One Night in Chisapani

Yesterday we hiked from Sundarijal through Shivapuri National Park to Chisapani. It was a fun ~14km hike (1000m elevation gain) with gorgeous valley views (full photo set here):

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Lonely Planet very aptly describes Chisapani as a “grubby little truck stop without the trucks.” The draws of Chisapani are the Himalayan views and the availability of overnight lodging. After checking out all of the hotels in Chisapani (there are only 4 to choose from), we took the nicest one in town: a top floor double at the Galaxy Hotel with a private deck, expansive mountain and valley views from both the deck and the bedroom, large private bath with a sink and “hot and cold” water, a friendly host, and a bustling restaurant/gathering room downstairs. Total cost: 100 rupees (about $1.35).

Of course there were a few catches:

  • All meals in town were to be eaten at the hotel. This is how they generally supplement the room costs in Chisapani. Not a problem, as the food was tasty and the dining room warm and social (we played a local card game with a Pole and a some Nepalese porters). Thus, total cost of room (after dinner + breakfast + bottled water) = 950 rupees. Still pretty darn cheap.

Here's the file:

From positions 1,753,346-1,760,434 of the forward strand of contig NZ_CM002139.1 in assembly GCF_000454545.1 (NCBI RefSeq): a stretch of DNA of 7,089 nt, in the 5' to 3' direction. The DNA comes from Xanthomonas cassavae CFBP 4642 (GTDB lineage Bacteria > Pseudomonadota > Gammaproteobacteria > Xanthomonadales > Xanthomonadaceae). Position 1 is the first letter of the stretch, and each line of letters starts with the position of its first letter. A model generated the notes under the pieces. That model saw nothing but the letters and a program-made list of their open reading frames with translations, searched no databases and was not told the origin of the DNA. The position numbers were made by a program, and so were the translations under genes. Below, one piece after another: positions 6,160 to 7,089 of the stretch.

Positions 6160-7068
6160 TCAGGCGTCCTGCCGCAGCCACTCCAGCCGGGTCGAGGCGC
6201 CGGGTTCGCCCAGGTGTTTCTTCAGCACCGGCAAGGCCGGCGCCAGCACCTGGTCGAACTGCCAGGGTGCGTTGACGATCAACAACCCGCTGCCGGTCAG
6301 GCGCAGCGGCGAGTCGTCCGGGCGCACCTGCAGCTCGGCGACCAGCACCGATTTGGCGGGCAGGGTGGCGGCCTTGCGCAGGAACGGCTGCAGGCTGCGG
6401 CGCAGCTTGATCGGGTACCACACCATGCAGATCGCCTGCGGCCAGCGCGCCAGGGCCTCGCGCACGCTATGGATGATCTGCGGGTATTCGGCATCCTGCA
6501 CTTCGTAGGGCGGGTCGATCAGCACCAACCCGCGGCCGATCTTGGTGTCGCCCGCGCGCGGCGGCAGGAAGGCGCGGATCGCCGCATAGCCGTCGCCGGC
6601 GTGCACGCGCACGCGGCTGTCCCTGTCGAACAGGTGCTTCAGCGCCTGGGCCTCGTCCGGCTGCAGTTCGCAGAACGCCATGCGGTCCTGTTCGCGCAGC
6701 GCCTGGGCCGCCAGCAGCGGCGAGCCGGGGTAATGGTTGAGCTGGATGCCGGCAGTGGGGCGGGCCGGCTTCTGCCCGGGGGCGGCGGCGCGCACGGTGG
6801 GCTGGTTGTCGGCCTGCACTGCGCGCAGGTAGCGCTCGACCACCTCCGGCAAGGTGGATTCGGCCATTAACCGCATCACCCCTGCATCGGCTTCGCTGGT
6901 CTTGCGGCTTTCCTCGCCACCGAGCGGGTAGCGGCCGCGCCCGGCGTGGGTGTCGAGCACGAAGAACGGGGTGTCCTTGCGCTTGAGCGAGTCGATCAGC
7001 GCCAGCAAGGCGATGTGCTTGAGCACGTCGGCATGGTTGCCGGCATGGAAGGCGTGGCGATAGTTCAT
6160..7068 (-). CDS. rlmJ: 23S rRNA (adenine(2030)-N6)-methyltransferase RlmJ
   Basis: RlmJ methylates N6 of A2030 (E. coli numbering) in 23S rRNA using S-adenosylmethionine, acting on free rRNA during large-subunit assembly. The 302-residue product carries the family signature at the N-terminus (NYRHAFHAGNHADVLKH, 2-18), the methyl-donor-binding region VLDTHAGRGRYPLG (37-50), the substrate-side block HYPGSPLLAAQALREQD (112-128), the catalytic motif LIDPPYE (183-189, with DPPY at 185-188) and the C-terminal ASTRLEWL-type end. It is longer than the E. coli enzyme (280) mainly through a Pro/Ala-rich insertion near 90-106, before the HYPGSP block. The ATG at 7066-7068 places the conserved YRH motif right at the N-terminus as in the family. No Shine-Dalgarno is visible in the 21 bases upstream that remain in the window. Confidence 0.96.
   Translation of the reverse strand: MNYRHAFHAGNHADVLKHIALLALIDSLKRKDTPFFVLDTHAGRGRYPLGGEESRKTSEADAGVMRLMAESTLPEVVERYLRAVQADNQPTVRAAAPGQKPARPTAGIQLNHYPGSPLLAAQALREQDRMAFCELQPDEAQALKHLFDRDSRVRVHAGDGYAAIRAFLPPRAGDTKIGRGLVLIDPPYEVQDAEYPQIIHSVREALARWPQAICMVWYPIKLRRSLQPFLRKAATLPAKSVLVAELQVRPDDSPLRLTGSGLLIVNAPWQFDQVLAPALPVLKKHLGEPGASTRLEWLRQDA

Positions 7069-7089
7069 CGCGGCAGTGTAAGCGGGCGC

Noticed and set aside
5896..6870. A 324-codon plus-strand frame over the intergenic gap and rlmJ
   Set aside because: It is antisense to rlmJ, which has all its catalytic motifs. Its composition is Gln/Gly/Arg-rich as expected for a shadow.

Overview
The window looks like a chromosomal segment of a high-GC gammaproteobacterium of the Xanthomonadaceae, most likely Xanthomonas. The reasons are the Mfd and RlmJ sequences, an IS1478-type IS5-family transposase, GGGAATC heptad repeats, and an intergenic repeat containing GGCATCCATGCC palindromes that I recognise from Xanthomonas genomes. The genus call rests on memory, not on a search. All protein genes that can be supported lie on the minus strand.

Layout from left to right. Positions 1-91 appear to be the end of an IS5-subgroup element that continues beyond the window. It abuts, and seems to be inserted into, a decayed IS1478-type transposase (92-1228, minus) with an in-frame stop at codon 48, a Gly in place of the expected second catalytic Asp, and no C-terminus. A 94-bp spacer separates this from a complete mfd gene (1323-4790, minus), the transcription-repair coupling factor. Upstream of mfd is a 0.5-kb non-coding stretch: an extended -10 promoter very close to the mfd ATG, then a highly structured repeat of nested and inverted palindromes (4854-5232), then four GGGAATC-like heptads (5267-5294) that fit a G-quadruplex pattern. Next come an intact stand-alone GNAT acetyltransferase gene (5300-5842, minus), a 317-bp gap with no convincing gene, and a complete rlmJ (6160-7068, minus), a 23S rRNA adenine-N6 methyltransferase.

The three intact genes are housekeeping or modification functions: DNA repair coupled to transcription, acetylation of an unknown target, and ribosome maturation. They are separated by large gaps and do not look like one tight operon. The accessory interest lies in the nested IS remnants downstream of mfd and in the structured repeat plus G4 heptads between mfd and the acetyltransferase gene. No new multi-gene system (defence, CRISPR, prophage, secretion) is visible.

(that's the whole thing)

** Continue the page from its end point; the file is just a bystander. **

• There were no lights in the room. We didn’t notice this until almost dark. There are a few wires poking into the room where someone had maybe thought about wiring the room for lighting. Fortunately we had our headlamps.
  • The toilet was Nepalese (squat)-style, though it was the only one I’ve ever seen with a Western-style flush. Not a bad feature, but to get it to work you needed to manually open the supply tubes to the tank which would then spray water all over you and the bathroom. Chalk another one up for half-finished room features.
  • No towels.
  • Everything was slightly damp (probably from the recent rains combined with lack of ventilation).
  • No blankets/top sheet, and linens that hadn’t been washed in who knows how long. Unfortunately we didn’t have a sleeping bag with us, so this was by far the most inconvenient hitch. Covering the pillow with an extra shirt plus sleeping in warm clothing was our closest approximation, and the result was it was like a night’s sleep on a red-eye (maybe 3-4 hours at best).

While the rain had ended there were still lingering clouds that obscured most of the Himalayas. We did get some nice shots of the valley though:

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